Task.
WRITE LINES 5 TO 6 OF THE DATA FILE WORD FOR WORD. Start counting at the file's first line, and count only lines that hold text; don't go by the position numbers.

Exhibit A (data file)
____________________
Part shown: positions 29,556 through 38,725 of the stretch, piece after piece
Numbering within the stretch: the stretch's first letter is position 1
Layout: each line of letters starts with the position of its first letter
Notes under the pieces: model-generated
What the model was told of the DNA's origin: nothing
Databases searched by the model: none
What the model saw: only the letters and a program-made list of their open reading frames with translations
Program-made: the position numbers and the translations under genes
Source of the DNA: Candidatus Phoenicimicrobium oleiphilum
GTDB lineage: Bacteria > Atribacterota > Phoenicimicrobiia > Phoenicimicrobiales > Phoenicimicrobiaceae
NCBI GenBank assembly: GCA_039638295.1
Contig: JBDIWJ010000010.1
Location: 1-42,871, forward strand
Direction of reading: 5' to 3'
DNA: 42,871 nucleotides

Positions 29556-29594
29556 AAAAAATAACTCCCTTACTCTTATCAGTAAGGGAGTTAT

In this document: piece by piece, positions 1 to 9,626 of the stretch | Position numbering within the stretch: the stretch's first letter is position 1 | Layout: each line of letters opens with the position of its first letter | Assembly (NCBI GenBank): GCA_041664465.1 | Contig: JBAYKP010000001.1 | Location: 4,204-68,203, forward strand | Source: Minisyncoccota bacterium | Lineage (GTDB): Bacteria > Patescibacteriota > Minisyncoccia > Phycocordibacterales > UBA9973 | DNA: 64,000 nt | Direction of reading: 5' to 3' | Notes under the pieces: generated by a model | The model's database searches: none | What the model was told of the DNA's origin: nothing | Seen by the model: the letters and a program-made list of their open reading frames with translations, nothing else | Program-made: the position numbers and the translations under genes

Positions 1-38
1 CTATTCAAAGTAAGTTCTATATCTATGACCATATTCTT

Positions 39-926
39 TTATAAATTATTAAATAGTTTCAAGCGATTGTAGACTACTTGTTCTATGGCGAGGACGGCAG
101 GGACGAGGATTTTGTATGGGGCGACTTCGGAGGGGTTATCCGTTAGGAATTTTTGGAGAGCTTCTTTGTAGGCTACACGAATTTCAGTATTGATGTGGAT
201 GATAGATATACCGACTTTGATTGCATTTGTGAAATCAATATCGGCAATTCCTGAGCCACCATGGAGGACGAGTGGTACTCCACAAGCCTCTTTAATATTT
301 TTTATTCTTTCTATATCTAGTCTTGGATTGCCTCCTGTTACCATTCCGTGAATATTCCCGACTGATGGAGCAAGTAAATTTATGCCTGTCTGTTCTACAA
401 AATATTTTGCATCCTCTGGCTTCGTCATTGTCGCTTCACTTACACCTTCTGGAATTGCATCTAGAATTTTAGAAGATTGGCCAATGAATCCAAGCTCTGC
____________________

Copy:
What the model was told of the DNA's origin: nothing
Databases searched by the model: none